The 1st tuning condenser was intermittent (verified with a capacitance meter).  This was removed and completely disassembled.  The rotor was removed to get to the machined area that contacts the phosphor-bronze-copper wiper screwed into the bakelite.  That pivot area was rusty and pitted.  Both parts were wire-brushed, polished with 0000 steel wool, cleaned with acetone, then treated with DeOxIt.  There is an electrical contact area on the copper back plate to which the wire is soldered.  This was also polished and treated. I ended up taking out all the stator plates and treating each spacer, too, just to make sure every contact was pristine.  It only took a few extra minutes.  When it was all back together and the adjustment screw turned to re-center the vanes, the capacitor worked beautifully.  I measured an adjustment range from 0 to 273pF.  So I replaced the knob so that 0 pF matched 0 on the dial scale.  I repeated this process on all three tuning capacitors.

Photo shows the pivot point that was polished and treated.  (Notice the shape of the vanes; this makes the tuning more linear.)  While this entire process took about 45 minutes, it is well worthwhile, as the radio’s sensitivity and ease of tuning depends on it.  I would suggest always doing this step as a mandatory part of the restoration procedure.

View of variable condenser
Variable condensor disassembled for cleaning

The next problem to tackle was the wiring. Some research was necessary to understand the original appearance of the wiring under the board.   Consensus among collectors is that original AK wiring was 18-gauge tinned solid with cambric sleeves where needed.  I confirmed this by measuring the wire at .0405” diameter.  It’s stapled to the board as necessary to hold it in place.  The staples had been installed on top of the solder joints, and were corroded.  Also, there was a question of what the bypass capacitor originally looked like since the original was missing.

The official Atwater Kent Service Manual (circa 1928) was used for information on the appearance of the 4910.  Our specimen had several differences.  (1) The wiring layout is similar, except for the distribution of the battery power, much of which was covered in disintegrating cambric.  (2)  The illustration has some mysterious dark patches labled GR#1 and GR#2 (corresponding to the grid resistors).  I saw another radio that had these:  each one appears to be a scrap of black, canvas-like cloth, placed under the solder joints.  I have no idea why or what this is for, but ours are missing.  The actual grid resistors are hidden inside the components on the top.  (3) The location of the two paper labels is different from ours.  Our breadboard has the rusty tacks still in place with fragments of paper under their heads. 

One poster on the Antique Radio Forums (Leigh Bassett, W3NLB) said the AK factory schematics are not correct.  He drew correct ones dated 20 Dec 2013.  In the process of restoring our radio, I found that his schematic was perfect and matched in every way, even the mis-labeled connections from the factory.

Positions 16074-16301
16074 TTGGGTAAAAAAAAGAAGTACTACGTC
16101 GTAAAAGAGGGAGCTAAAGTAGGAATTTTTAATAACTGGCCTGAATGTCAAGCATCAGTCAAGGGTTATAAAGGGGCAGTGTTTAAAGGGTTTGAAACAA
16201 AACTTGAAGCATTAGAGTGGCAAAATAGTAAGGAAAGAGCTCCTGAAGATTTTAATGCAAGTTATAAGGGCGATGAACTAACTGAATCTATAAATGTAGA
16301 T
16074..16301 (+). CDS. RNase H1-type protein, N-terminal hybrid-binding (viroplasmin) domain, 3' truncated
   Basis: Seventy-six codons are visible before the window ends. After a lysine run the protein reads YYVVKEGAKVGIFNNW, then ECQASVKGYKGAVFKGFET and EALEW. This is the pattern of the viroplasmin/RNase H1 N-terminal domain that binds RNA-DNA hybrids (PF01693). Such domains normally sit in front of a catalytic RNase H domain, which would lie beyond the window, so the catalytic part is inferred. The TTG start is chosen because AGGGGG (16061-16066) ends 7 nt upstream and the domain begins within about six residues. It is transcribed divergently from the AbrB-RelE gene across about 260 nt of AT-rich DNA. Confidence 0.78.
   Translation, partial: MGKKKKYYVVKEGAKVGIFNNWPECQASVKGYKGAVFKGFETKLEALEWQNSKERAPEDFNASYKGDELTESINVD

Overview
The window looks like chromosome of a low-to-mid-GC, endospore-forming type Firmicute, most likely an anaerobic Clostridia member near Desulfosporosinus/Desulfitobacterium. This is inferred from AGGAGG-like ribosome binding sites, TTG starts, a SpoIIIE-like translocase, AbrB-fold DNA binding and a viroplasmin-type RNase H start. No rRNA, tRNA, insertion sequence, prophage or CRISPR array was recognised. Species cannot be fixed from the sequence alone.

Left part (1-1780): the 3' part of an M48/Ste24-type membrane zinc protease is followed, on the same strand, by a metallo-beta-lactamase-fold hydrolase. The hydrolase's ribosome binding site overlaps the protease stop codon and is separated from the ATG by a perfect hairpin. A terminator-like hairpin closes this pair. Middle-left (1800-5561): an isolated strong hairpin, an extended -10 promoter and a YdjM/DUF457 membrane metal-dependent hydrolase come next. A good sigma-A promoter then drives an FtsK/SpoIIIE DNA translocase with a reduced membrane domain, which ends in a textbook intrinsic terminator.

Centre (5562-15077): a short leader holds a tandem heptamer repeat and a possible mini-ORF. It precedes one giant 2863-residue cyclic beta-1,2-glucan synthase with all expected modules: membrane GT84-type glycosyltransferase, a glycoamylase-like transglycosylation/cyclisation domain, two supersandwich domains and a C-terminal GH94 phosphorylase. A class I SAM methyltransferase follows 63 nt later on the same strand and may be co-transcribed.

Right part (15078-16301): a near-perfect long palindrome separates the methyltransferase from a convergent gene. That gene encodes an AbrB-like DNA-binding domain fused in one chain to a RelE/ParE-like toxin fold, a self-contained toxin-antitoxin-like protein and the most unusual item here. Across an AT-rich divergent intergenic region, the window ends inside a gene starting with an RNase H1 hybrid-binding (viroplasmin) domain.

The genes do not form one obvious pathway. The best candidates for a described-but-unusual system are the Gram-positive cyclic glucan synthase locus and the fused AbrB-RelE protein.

Many of the solder connections on this radio were cold.  I re-soldered every connection. 

There was the issue of crumbling or missing cambric.  A lot of it (about 10 linear feet) is needed on this radio because of the way the power wiring is all laid out side by side.  Because it cannot be purchased, this had to be made by hand.  I followed a procedure described by Robert Lozier on the Antique Radio Forum, posted Nov 17, 2019.  This worked perfectly using stuff I mostly already had in my shop (see photo below). 

The .2uF bypass capacitor was replaced with a modern poly type.  A 1920’s look-alike was made as follows:

  • Solder two 0.1uF (400V) axial caps in parallel to a 1/8” wide, thin solder strap on each end
  • Wrap the assembly in black gaffer’s tape (ShurTape P-628)
  • Carefully fill each end with 3-min. epoxy; allow to settle and cure overnight
  • Use painter’s tape to mask off the contacts and body; paint the ends with matte black spray paint
  • Install two 18-ga wires laid across the routed out area in the board.  The old staples indicate where these were laid, and soldered to the buss wires.
  • Solder the above capacitor across the wires.
  • The resulting appearance looks very similar to the original.
Close-up of the bypass capacitor

Now for the “smoke test”…

First connect the power supply sans tubes, and measure to ensure all the voltages are correct on the tube contacts, and rheostats are working.

Next, set the rheostats low, put in the tubes, connect loudspeaker (RCA type 100-A), and apply power.  The ARBE-III A voltage was set to 5.0V to prevent harming the tubes, until I was convinced the set was operating properly.  There was no smoke, and all voltages were normal.  Tried raising the rheostats and tuning, and the radio worked properly.  It was able to easily tune in local radio stations using my external antenna & ground (using TAP 2 because the AK instructions recommend this).  At this point, knowing the 1st tuning dial was set correctly based on direct measurement of its capacitance (out of circuit), I adjusted the 2nd and 3rd tuning dials index to match the 1st.  In this way, the 3 RF stages are “aligned” and the dial settings match the original AK Instruction Manual–at least in the middle of the band.  

[Note:  The 1st dial alignment does not hold up at the high end of the band, probably because of the use of the modern 560 ohm resistor in that 1st coupling RF transformer.  I believe the original wire-wound 600W “dogbone” style resistor adds inductance to the coil, and the modern resistor lacks this, thus changing the Q.  Not a problem from a practical perspective, because I used an AM signal generator and made a new dial calibration table.]